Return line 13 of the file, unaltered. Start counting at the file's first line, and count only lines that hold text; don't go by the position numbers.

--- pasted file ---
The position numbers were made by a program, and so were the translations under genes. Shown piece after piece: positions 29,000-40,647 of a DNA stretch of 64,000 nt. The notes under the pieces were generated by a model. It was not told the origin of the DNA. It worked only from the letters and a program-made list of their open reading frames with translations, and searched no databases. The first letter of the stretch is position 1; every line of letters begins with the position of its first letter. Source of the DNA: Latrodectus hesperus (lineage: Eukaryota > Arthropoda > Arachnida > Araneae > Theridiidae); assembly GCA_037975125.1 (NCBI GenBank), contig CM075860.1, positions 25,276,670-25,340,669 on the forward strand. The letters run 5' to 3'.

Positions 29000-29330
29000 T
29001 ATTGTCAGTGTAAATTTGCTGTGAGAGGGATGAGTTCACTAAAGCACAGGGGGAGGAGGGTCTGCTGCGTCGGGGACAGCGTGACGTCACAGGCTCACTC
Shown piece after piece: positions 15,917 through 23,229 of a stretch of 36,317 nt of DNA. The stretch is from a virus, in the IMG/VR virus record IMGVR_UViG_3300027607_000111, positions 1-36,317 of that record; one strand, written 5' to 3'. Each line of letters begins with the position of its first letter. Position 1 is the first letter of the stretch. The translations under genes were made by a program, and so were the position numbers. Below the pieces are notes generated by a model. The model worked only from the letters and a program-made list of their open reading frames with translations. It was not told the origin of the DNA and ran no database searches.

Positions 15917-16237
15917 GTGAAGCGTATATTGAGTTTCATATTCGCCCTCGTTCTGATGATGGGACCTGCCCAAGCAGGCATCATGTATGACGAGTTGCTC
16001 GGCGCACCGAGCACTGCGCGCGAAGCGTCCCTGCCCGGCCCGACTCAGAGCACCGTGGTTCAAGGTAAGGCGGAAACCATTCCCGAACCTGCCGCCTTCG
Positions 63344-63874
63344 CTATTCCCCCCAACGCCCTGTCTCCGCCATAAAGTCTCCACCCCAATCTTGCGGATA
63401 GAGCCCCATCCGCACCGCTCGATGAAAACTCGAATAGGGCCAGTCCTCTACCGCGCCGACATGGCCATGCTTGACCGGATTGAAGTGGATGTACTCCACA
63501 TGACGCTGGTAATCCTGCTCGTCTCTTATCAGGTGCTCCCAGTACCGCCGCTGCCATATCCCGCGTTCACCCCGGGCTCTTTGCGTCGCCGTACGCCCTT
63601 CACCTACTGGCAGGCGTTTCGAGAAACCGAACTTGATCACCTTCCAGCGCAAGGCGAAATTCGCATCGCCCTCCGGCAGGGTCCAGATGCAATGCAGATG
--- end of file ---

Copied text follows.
63601 CACCTACTGGCAGGCGTTTCGAGAAACCGAACTTGATCACCTTCCAGCGCAAGGCGAAATTCGCATCGCCCTCCGGCAGGGTCCAGATGCAATGCAGATG